A week later, I’m still staring off into space trying to process Prince’s death. As a proud Gen-Xer, Prince’s music was an integral part of my childhood. The iconic singer’s album “Purple Rain” came out in 1984, right as I was preparing for middle school. Even as a kid, I recognized the magnetism of his music, if I didn’t understand it completely (or catch onto all the sexy double entendres that Prince was notorious for).
Since his passing, there have been numerous articles/tributes honoring the singer. One article that stood out to me looked at Prince’s relationship with women entertainers. Prince seemed to have a genuine respect and admiration for talented women. This is not to say he was perfect. He did tend to engage in colorism in the women he choose to promote and was said not to be the greatest guy to be in a professional (or intimate) relationship with, but overall he did go out of his way to highlight exceptional women.
One person he is credited with giving shine to is Misty Copeland, the first black woman ballerina to be a principal dancer in the American Ballet Theater in over 75 years.
The popularity of Copeland has created an increased interest in black female ballerinas. Copeland’s journey has been particularly inspiring to little black girls who rarely see themselves reflected in the world of ballet. The organization Brown Girls Do Ballet goal is to provide space for black girl ballerinas and other girls of color.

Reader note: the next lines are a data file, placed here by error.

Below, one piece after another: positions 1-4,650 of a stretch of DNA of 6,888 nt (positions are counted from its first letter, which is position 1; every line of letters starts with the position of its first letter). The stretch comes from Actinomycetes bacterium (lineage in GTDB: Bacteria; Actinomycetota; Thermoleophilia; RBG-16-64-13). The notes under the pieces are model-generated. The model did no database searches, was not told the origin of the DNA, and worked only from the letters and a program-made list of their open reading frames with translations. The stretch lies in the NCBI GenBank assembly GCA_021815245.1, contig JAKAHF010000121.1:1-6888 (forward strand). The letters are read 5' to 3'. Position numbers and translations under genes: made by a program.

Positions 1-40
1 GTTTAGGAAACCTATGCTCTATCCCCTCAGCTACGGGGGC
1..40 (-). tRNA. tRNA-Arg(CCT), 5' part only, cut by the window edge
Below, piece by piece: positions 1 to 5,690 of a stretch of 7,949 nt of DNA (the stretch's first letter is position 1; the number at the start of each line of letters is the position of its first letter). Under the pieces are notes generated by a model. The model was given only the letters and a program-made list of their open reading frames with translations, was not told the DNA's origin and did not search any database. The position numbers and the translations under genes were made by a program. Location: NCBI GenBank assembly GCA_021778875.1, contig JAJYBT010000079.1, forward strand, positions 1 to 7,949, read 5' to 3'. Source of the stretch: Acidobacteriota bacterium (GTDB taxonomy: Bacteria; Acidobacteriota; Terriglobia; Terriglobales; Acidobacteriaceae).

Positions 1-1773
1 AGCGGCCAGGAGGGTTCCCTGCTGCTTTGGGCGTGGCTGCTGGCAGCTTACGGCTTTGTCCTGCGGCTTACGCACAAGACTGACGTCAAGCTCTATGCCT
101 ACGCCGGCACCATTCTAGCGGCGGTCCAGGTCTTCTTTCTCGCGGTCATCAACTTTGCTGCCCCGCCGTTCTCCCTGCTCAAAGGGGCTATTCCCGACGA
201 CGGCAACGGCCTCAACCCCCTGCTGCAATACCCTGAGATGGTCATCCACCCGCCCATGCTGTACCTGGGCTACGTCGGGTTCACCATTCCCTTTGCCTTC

“Brown Girls Do Ballet® is a start-up organization dedicated to promoting diversity in ballet programs through various media platforms, training resources, and an exclusive network in the world of ballet. The mission of Brown Girls Do Ballet® is to help increase participation of underrepresented minority populations in ballet programs through organizing and arranging ballet performances and providing resources and scholarships to assist young girls in their ballet development and training.” http://www.browngirlsdoballet.com/
If you scroll the website, the images of all the brown girls in their poses/outfits is beautiful and touching. Almost makes me wish I was a little girl again. Never mind the fact that I have two left feet 🙂